Suzy’s friendly smile became a beacon of acceptance for me in a place where I felt intimidated by the incredible level of brains in the room. At TechMaine, I joined a group of web site designers who met to discuss emerging technical considerations and information, which was somewhat foreign to me and a bit like eating Vegemite. Suzy made it go down much easier. She knows geek-speak but has a way of patiently explaining those “techy” things to those of us who just say, “Huh?”
She graduated from Parson’s School of Design, well before the personal computer was even considered by the unsuspecting general public. It was an era when print advertising and Mad Men still ruled, and geeky computer things were considered science fiction – like the Star Trek that Suzy still loves today. After graduation, much to her mother’s dismay, she turned down a well-paying job with a graphic design studio to work at Radio City Music Hall, not as a Rockette, but as a not-so-well paid usher.
It was a time of great upheaval when the Music Hall was hanging on for dear life. The old show and movie routine ended and other stage events took their place.
Insider info: In the play Snow White, the witch (played by a man) and Snow White eventually married. There were many other such marriages within the Radio City Music Hall community — including Suzy’s.
She soon finagled her way into the art department where she worked on the marquee and huge, outside window displays for special shows. Those windows could not be accessed from inside the building, but were opened like doors from the outside. “It made creating a collage display in the rain very difficult,” she explains. People would be lined up outside the theater waiting for a show as she was trying to maneuver in and out of the window — sometimes in the rain while trying to keep the display materials dry.
Like many young people, Suzy was drawn to the City by its resources, activity, and bright lights, but after several years the noise and bustle stifled her. The eternal sounds of jack hammers in a brick building next door and a burglary in her apartment sent her fleeing. She had been to visit friends in Maine once and recalled it was “pretty and quiet.” She beamed herself up here, and a year later, her husband-to-be, followed.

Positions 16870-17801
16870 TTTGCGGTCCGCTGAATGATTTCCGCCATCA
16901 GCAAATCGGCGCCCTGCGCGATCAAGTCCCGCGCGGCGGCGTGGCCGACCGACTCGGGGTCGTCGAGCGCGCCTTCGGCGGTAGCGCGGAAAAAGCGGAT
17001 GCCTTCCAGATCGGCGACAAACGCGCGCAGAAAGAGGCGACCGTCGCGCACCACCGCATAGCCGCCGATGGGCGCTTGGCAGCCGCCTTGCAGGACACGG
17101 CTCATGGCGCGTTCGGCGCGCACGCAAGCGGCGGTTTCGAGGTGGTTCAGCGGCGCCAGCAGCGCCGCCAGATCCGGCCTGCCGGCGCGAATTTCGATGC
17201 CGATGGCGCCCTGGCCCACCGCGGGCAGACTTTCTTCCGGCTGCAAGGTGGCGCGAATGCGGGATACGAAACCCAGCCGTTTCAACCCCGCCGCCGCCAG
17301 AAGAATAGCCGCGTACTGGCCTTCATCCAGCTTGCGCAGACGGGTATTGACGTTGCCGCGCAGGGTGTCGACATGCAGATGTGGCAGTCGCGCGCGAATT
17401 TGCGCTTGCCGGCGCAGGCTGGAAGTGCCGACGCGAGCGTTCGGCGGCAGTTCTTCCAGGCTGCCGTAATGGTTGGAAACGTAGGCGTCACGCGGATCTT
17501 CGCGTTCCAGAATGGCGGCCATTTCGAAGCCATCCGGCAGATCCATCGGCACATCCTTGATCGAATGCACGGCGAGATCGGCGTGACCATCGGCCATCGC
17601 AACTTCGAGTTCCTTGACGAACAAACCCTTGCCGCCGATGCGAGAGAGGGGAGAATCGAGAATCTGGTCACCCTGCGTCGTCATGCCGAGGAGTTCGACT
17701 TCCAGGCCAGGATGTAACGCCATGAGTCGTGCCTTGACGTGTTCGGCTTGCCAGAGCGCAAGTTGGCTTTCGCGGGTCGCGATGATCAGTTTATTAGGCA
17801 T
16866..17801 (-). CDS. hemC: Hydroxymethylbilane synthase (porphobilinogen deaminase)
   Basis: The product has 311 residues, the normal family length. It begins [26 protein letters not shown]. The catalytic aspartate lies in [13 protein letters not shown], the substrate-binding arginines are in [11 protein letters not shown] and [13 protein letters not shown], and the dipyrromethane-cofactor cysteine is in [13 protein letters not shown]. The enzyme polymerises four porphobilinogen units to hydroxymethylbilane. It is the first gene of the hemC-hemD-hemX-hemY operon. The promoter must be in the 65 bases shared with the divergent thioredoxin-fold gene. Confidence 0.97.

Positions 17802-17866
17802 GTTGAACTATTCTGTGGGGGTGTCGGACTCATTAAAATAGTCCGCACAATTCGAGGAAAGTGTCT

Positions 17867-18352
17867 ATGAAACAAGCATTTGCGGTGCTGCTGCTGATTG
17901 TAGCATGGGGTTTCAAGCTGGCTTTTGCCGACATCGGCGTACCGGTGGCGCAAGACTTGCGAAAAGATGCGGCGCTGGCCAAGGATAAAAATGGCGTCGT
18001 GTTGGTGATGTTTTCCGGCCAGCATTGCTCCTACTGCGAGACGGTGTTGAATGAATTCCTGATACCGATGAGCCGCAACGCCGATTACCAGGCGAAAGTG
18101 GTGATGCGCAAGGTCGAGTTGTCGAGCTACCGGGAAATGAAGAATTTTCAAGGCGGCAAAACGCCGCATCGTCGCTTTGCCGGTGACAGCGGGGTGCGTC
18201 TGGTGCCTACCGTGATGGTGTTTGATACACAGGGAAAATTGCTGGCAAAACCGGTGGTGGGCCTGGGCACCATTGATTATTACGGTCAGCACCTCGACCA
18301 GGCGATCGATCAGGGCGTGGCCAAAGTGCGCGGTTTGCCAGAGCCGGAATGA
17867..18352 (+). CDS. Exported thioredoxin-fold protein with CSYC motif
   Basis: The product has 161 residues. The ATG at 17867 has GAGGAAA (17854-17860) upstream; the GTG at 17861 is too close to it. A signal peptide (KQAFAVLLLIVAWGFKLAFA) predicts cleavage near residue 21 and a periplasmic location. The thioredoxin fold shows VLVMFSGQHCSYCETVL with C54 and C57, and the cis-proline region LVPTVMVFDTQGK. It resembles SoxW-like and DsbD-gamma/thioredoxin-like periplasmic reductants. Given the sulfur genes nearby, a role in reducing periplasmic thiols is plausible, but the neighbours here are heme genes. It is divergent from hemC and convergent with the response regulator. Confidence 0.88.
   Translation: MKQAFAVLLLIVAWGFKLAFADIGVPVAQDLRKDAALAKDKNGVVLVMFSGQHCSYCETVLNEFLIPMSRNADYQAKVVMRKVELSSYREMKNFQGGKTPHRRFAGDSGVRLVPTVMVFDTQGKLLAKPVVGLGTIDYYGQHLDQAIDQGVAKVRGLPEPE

In Maine, after ten years of using her artistic skills to create window displays for JC Penny and in the throes of a mid-life crisis, she began taking computer classes. The idea that one could write code into Notepad and presto — a Web site appeared — fascinated her! It was like science fiction, and she was ready to jump aboard her own ship Enterprise.
She took the first steps of creating her business, Phoenix-Massey Studio, by helping artist friends who needed Web sites. “It’s all about the visual organization of information,” she explains.
Like every other small business owner, she needed to market hers, and attended a non-geeky women’s networking group through the Women’s Business Center, where I first met Suzy and several other women business mavens. Eleven years later, we still meet monthly to share wonderful food and marketing ideas. (Unfortunately, the TechMaine group dissolved for lack of funding). Suzy often shares information about Facebook and other social media marketing tools, and she loves apps.
Check out the video of her two cats playing with a “mouse app” on her iPad.
The Internet opened up a world-wide market for artists of every kind and a new genre for visual artists — one that sparked an interest and lit a fire in Suzy’s heart. Her enthusiasm, artistic abilities, and warmth show through the Web sites she has created, and she has a way of communicating with her customers that makes the geeky stuff feel less alien.